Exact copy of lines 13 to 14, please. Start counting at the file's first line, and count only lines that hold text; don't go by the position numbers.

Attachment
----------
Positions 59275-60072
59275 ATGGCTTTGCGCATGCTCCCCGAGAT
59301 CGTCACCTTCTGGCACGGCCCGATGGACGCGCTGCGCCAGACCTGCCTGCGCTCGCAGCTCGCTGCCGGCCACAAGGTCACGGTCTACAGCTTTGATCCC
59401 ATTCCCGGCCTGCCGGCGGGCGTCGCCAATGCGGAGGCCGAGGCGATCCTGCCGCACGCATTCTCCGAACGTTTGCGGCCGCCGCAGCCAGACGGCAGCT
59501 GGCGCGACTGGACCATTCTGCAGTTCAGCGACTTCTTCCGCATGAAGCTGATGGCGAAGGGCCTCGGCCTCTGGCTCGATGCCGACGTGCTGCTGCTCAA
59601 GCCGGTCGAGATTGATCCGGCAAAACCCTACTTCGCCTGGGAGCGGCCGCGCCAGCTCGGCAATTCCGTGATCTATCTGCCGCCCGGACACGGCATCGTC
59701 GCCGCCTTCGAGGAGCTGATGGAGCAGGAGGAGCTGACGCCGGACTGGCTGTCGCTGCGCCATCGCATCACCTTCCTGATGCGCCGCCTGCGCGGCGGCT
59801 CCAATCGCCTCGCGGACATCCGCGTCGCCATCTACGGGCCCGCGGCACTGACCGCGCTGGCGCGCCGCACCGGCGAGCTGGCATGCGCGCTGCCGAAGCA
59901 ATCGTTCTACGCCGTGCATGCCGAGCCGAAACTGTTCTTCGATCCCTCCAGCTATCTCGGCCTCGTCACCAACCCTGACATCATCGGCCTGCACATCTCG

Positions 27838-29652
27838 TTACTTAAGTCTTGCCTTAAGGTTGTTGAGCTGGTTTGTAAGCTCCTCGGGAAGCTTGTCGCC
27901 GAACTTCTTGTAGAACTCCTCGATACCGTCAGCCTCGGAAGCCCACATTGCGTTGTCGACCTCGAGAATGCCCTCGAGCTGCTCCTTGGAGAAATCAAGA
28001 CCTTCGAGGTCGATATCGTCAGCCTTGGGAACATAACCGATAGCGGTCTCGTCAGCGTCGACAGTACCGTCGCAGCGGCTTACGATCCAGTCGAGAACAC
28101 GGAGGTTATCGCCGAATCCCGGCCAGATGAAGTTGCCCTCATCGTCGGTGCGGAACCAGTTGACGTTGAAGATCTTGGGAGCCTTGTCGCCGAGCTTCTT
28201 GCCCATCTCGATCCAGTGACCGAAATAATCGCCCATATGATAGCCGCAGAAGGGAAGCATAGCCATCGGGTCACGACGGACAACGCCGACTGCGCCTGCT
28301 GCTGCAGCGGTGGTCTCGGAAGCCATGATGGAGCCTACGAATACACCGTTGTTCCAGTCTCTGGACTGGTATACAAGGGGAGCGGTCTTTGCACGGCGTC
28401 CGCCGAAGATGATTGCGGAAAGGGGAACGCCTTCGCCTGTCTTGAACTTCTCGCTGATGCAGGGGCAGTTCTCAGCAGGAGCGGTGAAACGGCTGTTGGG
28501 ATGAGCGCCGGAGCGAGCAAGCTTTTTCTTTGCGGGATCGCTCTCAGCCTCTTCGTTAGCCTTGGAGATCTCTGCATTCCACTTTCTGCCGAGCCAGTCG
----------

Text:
28001 CCTTCGAGGTCGATATCGTCAGCCTTGGGAACATAACCGATAGCGGTCTCGTCAGCGTCGACAGTACCGTCGCAGCGGCTTACGATCCAGTCGAGAACAC
28101 GGAGGTTATCGCCGAATCCCGGCCAGATGAAGTTGCCCTCATCGTCGGTGCGGAACCAGTTGACGTTGAAGATCTTGGGAGCCTTGTCGCCGAGCTTCTT